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Lou Dobbs Tonight

Bush Versus Obama; Democrats Counterattack on President Bush; McCain's Vision; Illegal Aliens Held Captive; E-Verify Battle; FDA Denied More Funds

Aired May 15, 2008 - 19:00   ET


LOU DOBBS, HOST: Thank you, Wolf.
Tonight in Congress over the administration's outright refusal to protect American consumers from dangerous food and drug imports, tonight disturbing new evidence that violence from Mexico's war and drug cartels and illegal alien traffickers has spilled in American suburbs north of the border.

And tonight the author of a provocative new book on illegal immigration, Jason Riley, the title of his book says it all, "Let Them In." He's among my guests.

I'll also be joined by a college freshman who just happens to be -- well he has a new important political job. We'll have all of that, all the day's news and much more straight ahead here tonight.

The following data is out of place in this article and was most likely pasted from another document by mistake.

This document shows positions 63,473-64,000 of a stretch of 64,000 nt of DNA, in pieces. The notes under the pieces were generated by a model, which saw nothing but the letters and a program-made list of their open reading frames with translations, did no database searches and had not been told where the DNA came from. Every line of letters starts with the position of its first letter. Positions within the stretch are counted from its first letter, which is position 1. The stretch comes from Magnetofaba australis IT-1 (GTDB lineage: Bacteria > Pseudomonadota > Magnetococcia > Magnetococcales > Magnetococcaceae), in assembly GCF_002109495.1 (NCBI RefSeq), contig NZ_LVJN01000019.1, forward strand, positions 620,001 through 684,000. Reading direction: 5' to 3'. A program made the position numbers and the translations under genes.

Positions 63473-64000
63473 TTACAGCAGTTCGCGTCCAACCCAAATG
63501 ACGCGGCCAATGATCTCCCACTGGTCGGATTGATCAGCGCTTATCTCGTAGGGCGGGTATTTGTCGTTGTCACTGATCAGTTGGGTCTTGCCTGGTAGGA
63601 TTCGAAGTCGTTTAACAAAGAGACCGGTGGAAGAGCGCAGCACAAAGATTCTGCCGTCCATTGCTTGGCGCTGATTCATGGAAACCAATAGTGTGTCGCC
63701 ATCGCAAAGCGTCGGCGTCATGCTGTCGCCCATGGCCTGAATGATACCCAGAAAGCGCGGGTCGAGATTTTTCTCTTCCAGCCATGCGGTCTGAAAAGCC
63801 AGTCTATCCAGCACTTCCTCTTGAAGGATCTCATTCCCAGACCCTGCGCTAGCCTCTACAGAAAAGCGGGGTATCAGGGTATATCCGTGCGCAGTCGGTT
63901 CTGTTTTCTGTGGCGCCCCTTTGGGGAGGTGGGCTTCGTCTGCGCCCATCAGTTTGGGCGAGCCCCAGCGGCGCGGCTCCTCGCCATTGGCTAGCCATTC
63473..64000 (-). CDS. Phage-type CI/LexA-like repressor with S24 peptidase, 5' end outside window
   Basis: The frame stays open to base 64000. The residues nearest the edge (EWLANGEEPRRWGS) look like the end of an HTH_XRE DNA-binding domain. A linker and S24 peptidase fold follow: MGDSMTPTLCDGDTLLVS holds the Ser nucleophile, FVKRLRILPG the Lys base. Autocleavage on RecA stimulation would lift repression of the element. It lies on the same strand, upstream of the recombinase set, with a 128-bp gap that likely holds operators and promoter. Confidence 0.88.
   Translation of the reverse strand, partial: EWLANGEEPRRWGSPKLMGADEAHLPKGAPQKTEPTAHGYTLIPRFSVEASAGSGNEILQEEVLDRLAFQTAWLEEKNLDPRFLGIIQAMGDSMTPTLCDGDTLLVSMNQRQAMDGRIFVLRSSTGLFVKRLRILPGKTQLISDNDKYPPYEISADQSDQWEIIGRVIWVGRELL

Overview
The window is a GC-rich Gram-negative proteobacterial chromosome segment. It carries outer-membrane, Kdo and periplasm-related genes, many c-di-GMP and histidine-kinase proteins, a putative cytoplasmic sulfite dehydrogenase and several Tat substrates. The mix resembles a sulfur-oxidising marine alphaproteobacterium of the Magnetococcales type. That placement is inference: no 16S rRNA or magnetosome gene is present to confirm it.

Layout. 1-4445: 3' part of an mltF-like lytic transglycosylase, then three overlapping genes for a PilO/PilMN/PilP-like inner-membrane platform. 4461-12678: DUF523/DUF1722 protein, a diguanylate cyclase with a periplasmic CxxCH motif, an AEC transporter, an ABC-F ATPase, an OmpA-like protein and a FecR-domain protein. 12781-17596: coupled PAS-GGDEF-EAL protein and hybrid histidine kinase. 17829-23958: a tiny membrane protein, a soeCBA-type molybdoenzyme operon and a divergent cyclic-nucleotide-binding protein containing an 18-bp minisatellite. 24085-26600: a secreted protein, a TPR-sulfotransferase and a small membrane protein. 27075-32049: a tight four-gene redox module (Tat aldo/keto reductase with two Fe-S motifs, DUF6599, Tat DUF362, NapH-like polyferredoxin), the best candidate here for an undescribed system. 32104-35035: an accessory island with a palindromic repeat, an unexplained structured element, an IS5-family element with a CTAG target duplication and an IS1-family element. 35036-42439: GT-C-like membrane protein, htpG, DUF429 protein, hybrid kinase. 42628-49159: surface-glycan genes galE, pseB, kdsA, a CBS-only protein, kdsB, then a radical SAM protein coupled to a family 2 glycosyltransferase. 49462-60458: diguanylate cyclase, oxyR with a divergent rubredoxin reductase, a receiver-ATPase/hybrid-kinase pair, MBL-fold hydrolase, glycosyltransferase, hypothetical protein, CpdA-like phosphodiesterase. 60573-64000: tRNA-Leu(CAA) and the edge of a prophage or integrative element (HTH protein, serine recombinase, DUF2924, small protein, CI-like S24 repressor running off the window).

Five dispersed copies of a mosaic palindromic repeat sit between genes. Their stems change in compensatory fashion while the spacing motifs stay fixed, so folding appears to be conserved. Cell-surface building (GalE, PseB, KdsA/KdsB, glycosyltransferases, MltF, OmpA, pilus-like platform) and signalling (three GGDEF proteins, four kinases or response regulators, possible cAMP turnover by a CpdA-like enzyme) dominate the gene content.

ANNOUNCER: This is LOU DOBBS TONIGHT: news, debate, and opinion for Thursday, May 15. Live from New York, Lou Dobbs.

DOBBS: Good evening, everybody.

President Bush today launched a blistering attack on Democrats including apparently Senator Obama who the president says wants to talk with terrorists and radicals. Without naming Senator Obama directly President Bush told the Israeli parliament that some people believe in the false comfort of appeasement.

For his part Senator Obama lashed out and accused President Bush of launching a false political attack. The senator saying he's never supported engagement with terrorists, Obama did not mention his willingness to talk with the leaders of anti-American countries that sponsor terrorism such as Iran and Syria.

Ed Henry traveling with President Bush in the Middle East has our report from Jerusalem -- Ed.